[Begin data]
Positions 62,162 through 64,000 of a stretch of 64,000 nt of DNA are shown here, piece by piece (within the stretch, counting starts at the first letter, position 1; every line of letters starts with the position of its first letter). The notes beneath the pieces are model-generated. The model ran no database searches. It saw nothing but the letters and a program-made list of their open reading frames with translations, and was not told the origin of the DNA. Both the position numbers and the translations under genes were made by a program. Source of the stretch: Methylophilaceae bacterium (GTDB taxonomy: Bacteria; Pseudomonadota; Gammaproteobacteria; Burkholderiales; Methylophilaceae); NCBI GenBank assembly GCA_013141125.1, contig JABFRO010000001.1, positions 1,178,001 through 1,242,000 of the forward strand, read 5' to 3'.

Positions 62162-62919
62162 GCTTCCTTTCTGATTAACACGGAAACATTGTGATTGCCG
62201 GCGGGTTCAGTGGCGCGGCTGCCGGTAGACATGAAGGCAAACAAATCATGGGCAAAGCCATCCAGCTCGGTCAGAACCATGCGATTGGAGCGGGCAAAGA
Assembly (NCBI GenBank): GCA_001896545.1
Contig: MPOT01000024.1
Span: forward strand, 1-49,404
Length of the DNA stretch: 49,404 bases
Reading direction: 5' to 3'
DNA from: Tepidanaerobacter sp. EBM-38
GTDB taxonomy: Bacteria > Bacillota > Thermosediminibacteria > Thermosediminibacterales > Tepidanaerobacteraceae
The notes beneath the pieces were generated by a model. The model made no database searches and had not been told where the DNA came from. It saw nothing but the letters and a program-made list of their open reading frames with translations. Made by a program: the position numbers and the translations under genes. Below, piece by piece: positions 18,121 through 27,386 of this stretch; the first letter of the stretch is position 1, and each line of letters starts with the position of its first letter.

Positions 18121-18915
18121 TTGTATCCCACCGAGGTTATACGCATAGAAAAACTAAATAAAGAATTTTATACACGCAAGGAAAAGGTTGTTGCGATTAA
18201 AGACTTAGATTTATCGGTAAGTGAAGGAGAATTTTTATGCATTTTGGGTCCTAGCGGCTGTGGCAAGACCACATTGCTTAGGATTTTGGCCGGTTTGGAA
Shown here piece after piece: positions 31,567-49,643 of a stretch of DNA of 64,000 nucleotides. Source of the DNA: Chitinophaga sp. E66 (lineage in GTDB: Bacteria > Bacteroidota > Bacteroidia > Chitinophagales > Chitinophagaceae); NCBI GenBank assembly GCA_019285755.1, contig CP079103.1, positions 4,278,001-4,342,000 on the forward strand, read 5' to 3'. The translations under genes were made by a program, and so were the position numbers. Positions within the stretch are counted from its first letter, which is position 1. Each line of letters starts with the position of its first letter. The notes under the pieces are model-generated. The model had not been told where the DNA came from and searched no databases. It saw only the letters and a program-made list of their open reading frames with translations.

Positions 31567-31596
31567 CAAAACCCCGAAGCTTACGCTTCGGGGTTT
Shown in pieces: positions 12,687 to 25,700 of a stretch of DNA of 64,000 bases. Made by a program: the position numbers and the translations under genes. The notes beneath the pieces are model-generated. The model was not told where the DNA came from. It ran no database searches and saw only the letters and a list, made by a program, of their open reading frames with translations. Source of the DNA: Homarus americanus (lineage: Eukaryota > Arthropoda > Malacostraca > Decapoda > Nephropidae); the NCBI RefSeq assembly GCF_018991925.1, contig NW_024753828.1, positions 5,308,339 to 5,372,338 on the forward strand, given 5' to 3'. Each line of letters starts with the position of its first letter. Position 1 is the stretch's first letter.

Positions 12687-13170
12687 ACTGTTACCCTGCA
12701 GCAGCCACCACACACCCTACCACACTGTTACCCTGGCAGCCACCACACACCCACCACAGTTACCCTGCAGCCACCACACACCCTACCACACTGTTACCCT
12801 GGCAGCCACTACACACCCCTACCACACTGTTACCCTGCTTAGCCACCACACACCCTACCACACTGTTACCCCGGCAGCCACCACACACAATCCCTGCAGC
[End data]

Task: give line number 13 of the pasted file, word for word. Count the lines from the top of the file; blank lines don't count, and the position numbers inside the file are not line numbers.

Positions 18121-18915